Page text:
Cost: £22 per person, which will include refreshments, but attendees are asked to bring a packed lunch. Spaces are limited to 25 people, and booking for the day is essential.

Please note: As the day will require walking in the woods and uneven surfaces participants will need to be physically fit to walk in such terrain. Although we hope for a sunny day participants will also need to dress appropriately for all weather conditions.

Questions? Contact Matt Freer, Diocesan Environment Officer.

* Sorry the day is now fully booked – come to the evening gathering instead – see below *

Can’t make it? Join us for the Earthing Faith network gathering in the evening instead.

The next Earthing Faith network gathering will take place in the evening of the 6th June at Wytham Woods – 7.30pm-9.30pm. The focus for the evening will be to introduce the idea of Forest Church and explore together how we might nurture expressions of Forest Church in our local areas and hear from those already running Forest Church groups. This will be free of charge and open to anyone, so if you can’t come to the day itself please also feel welcome to join us for the evening. Join the Earthing Faith network mailing list to automatically get more details.

Forest Church

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Forest Church is a fresh expression in nature, drawing on contemporary research that highlights the benefits of spending time with nature in wild places and much older traditions when sacred places and practices were outside.

The idea provides for a fresh way of connecting with God in nature, and local groups are springing up all over the place, including in the Diocese of Oxford.

Forest Church registered groups:

Not yet registered groups:

  • Forest Church group in Carterton – has been exploring outdoor and bushcraft skills, led by Rev. James Maddern (meet at the Metal Horses, Kilkenny Country Park, nr Shilton Park, Carterton. All welcome, no experience required). Current plans: 6th July 2014 2.30pm – 3.30pm Forest Church Communion and 20th July 2014 2.30pm – 3.30pm Forest Church Activity Party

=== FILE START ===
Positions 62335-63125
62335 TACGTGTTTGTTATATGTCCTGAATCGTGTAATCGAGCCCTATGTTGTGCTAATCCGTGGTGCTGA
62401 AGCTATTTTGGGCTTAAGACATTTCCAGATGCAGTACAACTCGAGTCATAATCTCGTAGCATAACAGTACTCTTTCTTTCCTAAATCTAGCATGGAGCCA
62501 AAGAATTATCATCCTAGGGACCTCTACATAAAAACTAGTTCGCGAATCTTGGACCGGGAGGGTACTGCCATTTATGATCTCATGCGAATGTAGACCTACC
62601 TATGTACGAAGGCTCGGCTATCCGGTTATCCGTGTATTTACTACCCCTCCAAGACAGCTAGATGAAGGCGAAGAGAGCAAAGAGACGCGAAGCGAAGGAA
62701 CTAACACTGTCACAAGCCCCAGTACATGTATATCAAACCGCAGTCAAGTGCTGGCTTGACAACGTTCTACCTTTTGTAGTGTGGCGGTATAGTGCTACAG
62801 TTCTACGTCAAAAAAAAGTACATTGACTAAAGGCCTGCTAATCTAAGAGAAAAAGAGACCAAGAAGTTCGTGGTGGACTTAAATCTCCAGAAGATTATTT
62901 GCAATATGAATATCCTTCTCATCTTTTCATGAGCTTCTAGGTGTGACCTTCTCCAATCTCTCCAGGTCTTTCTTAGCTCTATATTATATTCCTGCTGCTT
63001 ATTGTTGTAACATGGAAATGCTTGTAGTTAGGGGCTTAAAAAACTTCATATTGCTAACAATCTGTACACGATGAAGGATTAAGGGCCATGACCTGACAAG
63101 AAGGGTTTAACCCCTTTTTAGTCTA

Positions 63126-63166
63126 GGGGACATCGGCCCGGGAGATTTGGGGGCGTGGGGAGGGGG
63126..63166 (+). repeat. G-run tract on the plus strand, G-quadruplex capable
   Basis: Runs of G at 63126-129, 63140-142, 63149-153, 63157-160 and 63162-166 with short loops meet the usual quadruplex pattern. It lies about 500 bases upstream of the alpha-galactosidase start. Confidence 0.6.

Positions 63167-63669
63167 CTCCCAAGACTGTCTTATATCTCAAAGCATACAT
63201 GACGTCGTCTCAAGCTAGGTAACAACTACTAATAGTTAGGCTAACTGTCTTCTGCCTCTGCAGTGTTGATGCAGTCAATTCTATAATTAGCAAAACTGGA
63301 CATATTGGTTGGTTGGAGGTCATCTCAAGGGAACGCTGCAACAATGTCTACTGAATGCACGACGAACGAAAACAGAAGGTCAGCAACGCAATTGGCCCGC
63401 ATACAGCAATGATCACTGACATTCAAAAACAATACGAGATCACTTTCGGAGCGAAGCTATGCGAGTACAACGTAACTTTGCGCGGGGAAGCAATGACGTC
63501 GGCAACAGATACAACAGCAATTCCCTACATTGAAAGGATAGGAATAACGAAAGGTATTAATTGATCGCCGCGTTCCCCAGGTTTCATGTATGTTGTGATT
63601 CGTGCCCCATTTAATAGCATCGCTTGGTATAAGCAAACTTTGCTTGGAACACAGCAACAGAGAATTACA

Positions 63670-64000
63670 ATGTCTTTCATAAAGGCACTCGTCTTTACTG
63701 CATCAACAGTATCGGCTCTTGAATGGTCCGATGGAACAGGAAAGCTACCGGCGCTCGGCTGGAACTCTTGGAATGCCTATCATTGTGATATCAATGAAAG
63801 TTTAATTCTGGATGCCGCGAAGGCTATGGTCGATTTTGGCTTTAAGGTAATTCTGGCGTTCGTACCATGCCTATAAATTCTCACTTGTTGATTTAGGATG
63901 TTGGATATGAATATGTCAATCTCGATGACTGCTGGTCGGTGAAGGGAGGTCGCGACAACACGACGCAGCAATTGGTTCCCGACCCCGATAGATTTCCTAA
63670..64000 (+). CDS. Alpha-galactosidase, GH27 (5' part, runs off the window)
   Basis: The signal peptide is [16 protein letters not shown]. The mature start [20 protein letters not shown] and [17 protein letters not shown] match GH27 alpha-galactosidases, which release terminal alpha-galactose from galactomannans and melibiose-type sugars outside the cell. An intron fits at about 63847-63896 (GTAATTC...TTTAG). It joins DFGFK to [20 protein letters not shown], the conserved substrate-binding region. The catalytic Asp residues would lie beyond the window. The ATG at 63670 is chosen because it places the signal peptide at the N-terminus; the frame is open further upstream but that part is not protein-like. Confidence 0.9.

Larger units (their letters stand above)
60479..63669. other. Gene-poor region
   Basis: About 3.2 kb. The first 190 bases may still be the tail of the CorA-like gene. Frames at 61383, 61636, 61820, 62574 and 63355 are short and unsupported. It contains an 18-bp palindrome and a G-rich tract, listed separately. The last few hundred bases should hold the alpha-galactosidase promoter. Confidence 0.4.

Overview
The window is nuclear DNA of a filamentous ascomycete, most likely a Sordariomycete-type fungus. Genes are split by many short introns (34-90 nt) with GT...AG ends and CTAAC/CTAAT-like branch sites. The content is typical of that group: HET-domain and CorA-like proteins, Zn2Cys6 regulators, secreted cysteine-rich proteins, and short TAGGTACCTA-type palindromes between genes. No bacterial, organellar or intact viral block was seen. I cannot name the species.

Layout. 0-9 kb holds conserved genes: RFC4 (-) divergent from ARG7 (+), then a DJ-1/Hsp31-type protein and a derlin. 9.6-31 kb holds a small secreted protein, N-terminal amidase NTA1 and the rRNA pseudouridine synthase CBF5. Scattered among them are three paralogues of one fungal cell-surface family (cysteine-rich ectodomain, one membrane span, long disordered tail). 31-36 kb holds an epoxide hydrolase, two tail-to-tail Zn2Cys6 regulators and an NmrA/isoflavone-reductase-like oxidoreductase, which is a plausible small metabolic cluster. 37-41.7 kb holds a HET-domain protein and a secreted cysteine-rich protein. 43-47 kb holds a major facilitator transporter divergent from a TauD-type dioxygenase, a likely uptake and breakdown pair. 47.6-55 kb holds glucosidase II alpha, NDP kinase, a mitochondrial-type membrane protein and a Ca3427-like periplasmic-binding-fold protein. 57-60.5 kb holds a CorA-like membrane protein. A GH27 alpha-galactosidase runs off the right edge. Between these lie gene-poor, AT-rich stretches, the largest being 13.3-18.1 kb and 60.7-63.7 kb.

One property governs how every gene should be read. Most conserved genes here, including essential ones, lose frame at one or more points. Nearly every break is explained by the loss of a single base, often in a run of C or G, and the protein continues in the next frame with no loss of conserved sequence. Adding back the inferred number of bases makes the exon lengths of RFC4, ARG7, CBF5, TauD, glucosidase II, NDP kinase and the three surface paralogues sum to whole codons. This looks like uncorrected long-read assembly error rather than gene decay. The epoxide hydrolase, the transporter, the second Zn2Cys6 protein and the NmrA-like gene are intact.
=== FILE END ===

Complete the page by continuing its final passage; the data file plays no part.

Find out more about Forest Church – and if there is a group near you – at www.forestchurch.co.uk. There is also a lively Facebook group, as well as a book (see below) full of resources, practical advice and theory to guide you in nature connection and in setting up a group.

Forest Church: A Field Guide

The guide book, Forest Church: A Field Guide to Nature Connection For Groups and Individuals by Bruce Stanley, introduces readers to the idea of nature connection and Forest Church and provides a plenty of ideas and inspiration for anyone thinking of starting a Forest Church.

Copies of the book can be ordered for £7.95 on the Mystic Christ website.

Here’s what others have said…

Bruce Stanley’s easy to read, inspiring, practical book is written with his skills as a life coach and a naturalist to the fore. He takes spirituality beyond its traditional confines of building and doctrine to a new kind of church that is earthed in experience of the outside world and the One who made it. His refreshing, inclusive and enthusiastic approach is timely and will speak to today’s hunger for a church that can reach wider and touch deeper simply by starting with the ground we stand on.
Tess Ward, Chaplain and author of The Celtic Wheel of the Year.

I sense that ‘Forest Church’ by Bruce Stanley will become a vital textbook for many of us who long to reconnect faith, being human and the natural world. Drawing on his own extensive experience, insights from other nature-experts and the spiritual practices of those who have never forgotten our belonging to the earth, this ‘Field Guide to Nature Connection’ engagingly offers a wealth of insights, ideas and resources to enable us to participate with nature. Time to get out into the forest!
Ian Adams, author of Cave Refectory Road and Running Over Rocks.

Don’t read this book if you’re not ready to be surprised – and quite possibly delighted. Our alienation from the natural world is well documented, and Bruce Stanley offers tried and tested ways to explore the connection, whether in urban park or remote forest – with the possibility of personal renewal and even encounters with the divine.
Olive Drane is author of Spirituality to Go, Fellow of St Johns College Durham, England and Affiliate Professor at Fuller Theological Seminary, California.

The spirituality of nature and children